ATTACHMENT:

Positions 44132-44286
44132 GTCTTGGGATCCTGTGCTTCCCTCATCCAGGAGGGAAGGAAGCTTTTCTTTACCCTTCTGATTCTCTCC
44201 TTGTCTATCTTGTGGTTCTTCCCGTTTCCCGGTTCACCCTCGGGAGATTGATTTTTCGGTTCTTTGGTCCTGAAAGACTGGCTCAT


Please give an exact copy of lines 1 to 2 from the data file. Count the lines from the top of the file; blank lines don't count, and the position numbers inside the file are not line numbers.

Positions 44132-44286
44132 GTCTTGGGATCCTGTGCTTCCCTCATCCAGGAGGGAAGGAAGCTTTTCTTTACCCTTCTGATTCTCTCC